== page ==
𝐹𝑜𝓊𝓃𝒹 Wet-thighed

In the yellow time of pollen, in the blue time of lilacs,

in the green that would balance on the wide green world,

air filled with flux, world-in-a-belly

in the blue lilac weather, she had written a letter:

You came into my life really fast and I liked it.

 

When we let go the basket of the good-luck birds

the sky erupted open in the hail of its libation;

there was a gap and we entered it gladly. Indeed the birds

may have broken the sky and we, soaked, squelched

in the mud of our joy, braided with wet-thighed surrender.

 

In the yellow time of pollen near the blue time of lilacs

there was a gap in things. And here we are.

The sparrows flew away so fast a camera could not catch them.

The monkey swung between our arms and said I am, hooray,

the monkey of all events, the great gibbon of convergences.

 

— from “Totem Poem” by Luke Davies

2004

Youssef Rakha: Revolution’s Residue

I had my camera when I went out to demonstrate on Friday, January 28, the climax of the Egyptian revolution (January 25-February 11, 2011). I was on the streets for over twelve hours but I took only two pictures; they were to sit for years on my hard drive, unedited and undisplayed: my only trophies from the revolution. Unlike the majority of “Arab Spring revolutionaries”, from the moment Tahrir Square was occupied in the small hours of Saturday, January 29 and until the long-time president Hosni Mubarak stepped down, I felt that I couldn’t photograph and protest at the same time, that to be photographing would render my presence in the protests insincere and that the protests were about more important things than photography.

At the same time the figures and the faces that I saw daily in and around the protests, and which belonged to both “revolutionaries” and “counterrevolutionaries”, imprinted themselves on my mind more forcefully than ever before: sullen and despairing men, slim women in high heels and children everywhere.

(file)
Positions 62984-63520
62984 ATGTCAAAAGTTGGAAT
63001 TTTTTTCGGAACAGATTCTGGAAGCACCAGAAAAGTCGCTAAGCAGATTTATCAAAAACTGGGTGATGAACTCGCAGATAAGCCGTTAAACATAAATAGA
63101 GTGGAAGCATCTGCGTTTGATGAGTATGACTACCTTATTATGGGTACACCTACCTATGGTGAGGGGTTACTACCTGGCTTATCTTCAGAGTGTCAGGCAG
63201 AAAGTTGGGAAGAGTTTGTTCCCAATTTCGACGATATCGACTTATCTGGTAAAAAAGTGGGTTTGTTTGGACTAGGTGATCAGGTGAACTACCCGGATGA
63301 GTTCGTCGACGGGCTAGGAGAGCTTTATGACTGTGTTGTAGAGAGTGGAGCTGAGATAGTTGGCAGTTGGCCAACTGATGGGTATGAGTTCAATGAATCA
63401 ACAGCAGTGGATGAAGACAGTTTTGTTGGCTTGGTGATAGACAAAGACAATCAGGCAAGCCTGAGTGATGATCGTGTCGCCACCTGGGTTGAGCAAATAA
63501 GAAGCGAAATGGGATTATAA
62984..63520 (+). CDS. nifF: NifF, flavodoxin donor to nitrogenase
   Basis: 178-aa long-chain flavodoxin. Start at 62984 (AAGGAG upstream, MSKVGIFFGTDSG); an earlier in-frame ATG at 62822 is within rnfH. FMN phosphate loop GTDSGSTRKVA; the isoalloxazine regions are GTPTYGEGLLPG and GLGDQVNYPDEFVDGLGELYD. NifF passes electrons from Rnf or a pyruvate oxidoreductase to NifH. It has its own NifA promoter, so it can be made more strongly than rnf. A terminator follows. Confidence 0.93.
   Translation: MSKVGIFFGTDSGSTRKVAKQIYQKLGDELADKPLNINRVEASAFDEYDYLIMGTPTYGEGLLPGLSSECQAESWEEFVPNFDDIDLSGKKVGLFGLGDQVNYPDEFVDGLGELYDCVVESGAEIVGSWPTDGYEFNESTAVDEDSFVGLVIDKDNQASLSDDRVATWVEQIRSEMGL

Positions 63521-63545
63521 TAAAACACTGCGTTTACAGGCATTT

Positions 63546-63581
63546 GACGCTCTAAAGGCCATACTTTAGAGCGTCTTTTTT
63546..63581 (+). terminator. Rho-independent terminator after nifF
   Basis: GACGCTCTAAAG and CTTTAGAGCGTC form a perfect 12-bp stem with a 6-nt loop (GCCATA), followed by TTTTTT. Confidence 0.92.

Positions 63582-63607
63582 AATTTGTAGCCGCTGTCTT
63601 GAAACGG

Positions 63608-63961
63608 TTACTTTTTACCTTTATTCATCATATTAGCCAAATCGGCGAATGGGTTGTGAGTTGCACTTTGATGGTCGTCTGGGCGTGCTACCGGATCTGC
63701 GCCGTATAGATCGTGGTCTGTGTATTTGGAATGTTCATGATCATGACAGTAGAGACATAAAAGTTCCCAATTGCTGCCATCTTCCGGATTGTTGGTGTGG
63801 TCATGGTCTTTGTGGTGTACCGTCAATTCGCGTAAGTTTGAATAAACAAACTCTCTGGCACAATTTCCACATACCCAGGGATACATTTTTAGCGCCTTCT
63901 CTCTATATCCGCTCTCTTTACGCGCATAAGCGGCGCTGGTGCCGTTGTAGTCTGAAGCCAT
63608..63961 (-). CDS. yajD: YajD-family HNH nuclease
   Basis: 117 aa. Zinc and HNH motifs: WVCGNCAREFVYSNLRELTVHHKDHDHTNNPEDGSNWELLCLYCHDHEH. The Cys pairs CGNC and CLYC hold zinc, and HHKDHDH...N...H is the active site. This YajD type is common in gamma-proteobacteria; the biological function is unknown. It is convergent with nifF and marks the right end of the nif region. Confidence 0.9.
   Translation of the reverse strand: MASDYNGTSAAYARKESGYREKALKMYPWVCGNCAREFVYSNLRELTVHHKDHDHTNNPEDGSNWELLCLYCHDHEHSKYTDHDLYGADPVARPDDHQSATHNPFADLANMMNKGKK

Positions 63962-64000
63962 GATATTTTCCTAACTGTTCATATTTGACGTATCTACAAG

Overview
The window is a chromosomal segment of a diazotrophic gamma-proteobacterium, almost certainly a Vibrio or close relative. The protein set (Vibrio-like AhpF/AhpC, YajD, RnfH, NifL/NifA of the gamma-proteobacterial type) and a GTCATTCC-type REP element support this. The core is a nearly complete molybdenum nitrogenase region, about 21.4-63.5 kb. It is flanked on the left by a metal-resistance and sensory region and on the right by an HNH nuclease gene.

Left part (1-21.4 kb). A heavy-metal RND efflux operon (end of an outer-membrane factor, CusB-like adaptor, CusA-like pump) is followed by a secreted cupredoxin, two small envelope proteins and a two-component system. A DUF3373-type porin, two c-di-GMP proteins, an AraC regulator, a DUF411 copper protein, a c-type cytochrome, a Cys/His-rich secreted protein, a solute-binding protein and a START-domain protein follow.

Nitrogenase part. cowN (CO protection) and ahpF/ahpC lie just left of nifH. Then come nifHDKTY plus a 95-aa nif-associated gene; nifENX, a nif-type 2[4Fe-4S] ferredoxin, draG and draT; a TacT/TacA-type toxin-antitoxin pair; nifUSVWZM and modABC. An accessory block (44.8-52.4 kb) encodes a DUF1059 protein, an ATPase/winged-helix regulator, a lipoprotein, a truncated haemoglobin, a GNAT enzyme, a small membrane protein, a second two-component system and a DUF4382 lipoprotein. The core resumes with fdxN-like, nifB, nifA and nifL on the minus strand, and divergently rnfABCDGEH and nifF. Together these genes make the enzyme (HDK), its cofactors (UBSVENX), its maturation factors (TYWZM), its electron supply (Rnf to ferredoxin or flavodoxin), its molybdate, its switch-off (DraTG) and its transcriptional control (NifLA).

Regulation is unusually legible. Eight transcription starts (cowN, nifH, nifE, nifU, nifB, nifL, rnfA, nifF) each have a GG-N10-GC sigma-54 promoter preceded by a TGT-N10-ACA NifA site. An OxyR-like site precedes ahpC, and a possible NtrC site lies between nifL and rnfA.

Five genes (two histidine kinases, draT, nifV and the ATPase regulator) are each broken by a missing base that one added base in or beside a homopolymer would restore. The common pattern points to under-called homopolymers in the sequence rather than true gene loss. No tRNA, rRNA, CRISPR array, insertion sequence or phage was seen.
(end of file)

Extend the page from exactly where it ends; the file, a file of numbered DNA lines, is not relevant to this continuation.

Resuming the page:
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Ahmed Almunirawi’s Tunisian Portraits

It can happen that I am observed without knowing it, and again I cannot speak of this experience, since I have determined to be guided by the consciousness of my feelings. But very often (too often, to my taste) I have been photographed and knew it. Now, once I feel myself observed by the lens, everything changes: I constitute myself in the process of ‘posing,’ I instantaneously make another body for myself, I transform myself in advance into an image. This transformation is an active one: I feel that the Photograph creates my body or mortifies it, according to its caprice…

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Always a Place for the Still Frame: David Degner on Practice, Vision, and the Future of Photojournalism

David Degner is a Cairo-based freelance photographer represented by Getty Reportage and the co-editor of the Egyptian photo story magazine, Panorama by Mada Masr

 

In an age when video journalism is increasinly paramount and printing is arguably no longer necessary, how do you feel the still image is still pertinent to documentary or news work?

Video journalism serves its purpose and is growing as it is easier to create and distribute, but photos haven’t lost their power in this new environment. A single strong image can be viewed and summarize a situation in seconds. In our fast paced world there will always be a place for the still frame.

Do you think documentary and art photography are important for the development of photo journalism? Is there enough of that going on in Egypt (with the Cairo Image Collective, for example) to create a photographic culture?

As a photojournalist I often steal style from art and commercial photography.  We must be aware of their modern visual language in our work to stay relevant and interesting.  But even though the internet has broken down barriers it can be impossible to find many documentary or art photo books in Cairo.  While in the west you can pick up a thick fashion magazine at almost any store and get inspired by the commercial portraiture it takes conscious effort for photographers to suss out inspiration in Egypt.

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